Why Your Website Needs Quality Assurance (QA) Testing

20 January, 2020

13 mins read

woman qa testing website on large desktop screen

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You could have a beautifully designed website, but if it does not work the way it is expected to, then you could be losing out on potential sales and conversions. This is where Quality Assurance (QA) testing comes in. 

If you’re lucky enough to have a quality Australian website development team on your side, they should include a QA tester in your package. However, if you are attempting to build a website yourself, you’ll need to know:

  • What a QA test involves.
  • The qualifications to look for in hiring a QA tester.
  • How QA testing actually benefits your website.

Lucky for you, you’re going to find all this out and more in our 2020 guide to quality assurance!

What is Quality Assurance (QA) testing?

A QA test is an analysis of each phase of the website development process, starting from the initial design to the build stage, all the way through the actual launch itself and any changes made after. The purpose of this is to identify any bugs, glitches or errors before the website launches. 

As you’ll be marketing your new website quite heavily in the beginning, testing ensures visitors to your new site are receiving good user experience (UX). Having good UX also helps give your search engine optimisation (SEO), a good start. 

It is best practice for testing to be completed on a development or staging environment, which is a mirror copy of your live site. This allows the developer to fix any bugs without the public being impacted, only making the changes live once everything is re-tested and approved.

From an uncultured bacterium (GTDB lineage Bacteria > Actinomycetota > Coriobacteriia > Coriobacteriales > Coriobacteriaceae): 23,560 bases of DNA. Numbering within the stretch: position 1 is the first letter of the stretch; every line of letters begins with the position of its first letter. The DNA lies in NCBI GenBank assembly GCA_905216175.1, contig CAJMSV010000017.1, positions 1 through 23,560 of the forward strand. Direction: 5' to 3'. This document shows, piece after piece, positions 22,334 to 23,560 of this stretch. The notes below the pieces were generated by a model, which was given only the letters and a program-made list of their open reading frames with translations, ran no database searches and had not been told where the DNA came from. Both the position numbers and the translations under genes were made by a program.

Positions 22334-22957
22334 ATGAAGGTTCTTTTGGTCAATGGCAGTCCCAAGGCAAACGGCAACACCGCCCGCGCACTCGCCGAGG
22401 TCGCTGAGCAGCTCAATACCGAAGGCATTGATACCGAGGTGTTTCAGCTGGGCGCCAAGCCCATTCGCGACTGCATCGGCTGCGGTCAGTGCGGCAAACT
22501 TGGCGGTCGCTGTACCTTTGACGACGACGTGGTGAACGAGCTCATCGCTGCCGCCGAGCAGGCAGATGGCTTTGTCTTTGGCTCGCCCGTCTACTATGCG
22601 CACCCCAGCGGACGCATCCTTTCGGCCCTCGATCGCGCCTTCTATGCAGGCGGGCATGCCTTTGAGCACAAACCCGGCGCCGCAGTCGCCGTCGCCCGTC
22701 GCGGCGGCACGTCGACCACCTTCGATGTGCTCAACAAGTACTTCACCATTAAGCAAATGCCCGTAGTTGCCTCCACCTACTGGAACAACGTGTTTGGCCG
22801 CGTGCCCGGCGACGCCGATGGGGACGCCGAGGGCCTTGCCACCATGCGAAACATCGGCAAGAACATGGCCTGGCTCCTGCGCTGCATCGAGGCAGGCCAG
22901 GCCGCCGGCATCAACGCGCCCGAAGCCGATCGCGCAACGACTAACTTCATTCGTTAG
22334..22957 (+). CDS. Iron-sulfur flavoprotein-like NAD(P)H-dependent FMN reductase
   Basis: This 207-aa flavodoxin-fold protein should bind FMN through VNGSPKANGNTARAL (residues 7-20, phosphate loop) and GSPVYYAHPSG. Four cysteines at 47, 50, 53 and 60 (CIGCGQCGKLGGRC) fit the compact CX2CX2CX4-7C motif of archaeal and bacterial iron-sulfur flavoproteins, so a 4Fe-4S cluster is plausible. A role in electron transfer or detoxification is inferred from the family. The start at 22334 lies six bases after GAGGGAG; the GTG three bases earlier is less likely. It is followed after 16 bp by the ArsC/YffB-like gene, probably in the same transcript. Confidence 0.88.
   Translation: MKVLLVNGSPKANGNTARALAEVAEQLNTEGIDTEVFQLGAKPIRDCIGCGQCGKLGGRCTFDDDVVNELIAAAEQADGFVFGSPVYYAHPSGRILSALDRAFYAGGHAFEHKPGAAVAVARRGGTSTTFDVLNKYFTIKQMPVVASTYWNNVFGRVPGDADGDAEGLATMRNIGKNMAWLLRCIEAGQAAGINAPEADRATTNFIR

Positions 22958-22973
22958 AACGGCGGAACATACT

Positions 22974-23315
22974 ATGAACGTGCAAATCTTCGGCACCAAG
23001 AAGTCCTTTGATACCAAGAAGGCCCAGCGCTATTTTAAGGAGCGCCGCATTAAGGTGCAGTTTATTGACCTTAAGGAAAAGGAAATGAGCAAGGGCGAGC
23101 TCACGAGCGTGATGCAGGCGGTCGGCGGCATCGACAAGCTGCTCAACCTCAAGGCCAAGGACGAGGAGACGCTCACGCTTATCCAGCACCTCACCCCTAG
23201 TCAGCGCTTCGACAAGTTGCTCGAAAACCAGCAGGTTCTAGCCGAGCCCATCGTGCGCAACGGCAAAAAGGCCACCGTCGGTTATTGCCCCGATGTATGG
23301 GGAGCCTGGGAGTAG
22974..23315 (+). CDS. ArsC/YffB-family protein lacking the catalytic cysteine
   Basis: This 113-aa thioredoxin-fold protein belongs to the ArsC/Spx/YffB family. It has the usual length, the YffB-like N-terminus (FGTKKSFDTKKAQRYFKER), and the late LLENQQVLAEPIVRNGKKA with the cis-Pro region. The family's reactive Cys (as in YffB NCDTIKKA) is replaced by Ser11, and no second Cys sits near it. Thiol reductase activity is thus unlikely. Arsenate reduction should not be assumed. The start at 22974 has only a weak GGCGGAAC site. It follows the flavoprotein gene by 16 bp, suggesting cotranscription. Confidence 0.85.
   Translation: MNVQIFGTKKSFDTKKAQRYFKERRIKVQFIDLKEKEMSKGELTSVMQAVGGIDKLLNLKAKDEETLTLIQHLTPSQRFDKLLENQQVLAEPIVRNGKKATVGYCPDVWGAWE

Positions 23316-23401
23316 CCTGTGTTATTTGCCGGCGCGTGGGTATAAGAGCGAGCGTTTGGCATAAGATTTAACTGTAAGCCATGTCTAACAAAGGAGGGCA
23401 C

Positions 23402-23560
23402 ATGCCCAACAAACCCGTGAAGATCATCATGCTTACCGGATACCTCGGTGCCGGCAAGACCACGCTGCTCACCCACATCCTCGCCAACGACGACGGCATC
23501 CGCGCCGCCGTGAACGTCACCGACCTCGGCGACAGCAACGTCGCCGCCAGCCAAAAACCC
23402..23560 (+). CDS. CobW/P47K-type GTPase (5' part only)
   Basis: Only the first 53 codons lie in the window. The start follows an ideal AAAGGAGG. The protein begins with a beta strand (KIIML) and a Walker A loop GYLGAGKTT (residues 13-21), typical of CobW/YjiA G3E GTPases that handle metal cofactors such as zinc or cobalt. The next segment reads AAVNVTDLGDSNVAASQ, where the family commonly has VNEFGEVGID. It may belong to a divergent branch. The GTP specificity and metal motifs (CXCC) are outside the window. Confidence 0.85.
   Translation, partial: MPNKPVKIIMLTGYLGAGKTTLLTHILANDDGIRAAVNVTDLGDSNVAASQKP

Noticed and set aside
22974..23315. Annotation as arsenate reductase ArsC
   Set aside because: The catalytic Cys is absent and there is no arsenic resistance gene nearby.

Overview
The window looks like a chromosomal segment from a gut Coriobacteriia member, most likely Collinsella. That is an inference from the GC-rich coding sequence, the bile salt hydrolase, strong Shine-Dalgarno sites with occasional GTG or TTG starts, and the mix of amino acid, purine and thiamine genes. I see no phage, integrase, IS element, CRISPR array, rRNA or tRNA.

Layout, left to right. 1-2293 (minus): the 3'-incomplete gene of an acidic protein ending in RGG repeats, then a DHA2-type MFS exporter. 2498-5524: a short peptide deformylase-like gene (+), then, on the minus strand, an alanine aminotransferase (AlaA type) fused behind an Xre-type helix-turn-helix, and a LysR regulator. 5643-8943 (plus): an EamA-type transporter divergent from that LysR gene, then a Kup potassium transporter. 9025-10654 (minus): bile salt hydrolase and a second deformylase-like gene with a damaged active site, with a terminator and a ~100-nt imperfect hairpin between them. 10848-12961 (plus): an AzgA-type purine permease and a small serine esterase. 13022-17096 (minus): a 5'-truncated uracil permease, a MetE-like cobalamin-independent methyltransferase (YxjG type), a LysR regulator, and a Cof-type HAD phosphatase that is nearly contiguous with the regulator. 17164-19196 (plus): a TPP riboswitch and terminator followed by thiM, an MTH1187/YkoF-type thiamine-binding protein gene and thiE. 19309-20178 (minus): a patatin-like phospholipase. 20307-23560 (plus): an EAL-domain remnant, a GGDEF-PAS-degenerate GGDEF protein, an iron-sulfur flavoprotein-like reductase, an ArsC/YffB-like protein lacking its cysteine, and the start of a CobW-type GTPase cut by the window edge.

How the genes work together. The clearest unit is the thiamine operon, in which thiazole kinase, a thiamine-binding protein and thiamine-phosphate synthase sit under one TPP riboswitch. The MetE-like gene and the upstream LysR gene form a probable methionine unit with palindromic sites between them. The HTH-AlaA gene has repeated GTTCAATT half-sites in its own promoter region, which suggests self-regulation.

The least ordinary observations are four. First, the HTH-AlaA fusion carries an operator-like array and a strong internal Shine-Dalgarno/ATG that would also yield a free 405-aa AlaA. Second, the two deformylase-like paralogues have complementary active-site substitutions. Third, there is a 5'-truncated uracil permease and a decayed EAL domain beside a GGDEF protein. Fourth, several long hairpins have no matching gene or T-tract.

The level of testing you need will depend on the size of your website. For example, a small website with a service page and gallery may not require the same level and type of testing that a larger online shop with a user login feature and other dynamic elements may need. However, it is still important to complete thorough testing so that the user can successfully navigate through your website and be converted into a sale.

Is Quality Control (QC) and Quality Assurance the same thing?

Quality Control (QC) and Quality Assurance (QA) play two different, but very crucial, roles in a website build. While QC assesses the quality of the end product, QA is the process of ensuring it’s up to the required standard.

What does a QA test involve?

The level of testing your website will need will depend on its size. For example, a smaller website with a home, about, product/services and contact page won’t need the level of testing an online store would, with the testing of its login and payment features. 

Regardless of the size of your website, you need a QA test. These are some of the things an experience QA tester will check and test:

Spelling, Content & Information

The spelling and grammar on your website can greatly impact sales. While most website development services will employ a content proofer, they should also include a content moderation step in the final proofing. The tester will ensure all information requested to be in the website is included and give the final wording a once over.

woman QA testing and content proofing document

Mobile Friendliness & Browser Compatibility

While your website looks great on a large desktop screen, what about on a mobile device or different browser (such as Safari, Google Chrome, etc.)? Your QA tester will test your website on all popular browsers as well on different mobile devices, such as different versions of iPhones and Android phones.

Even small things, such as a contact button, may look and behave completely different across various devices or browsers. It could mean the difference between getting a lead or not.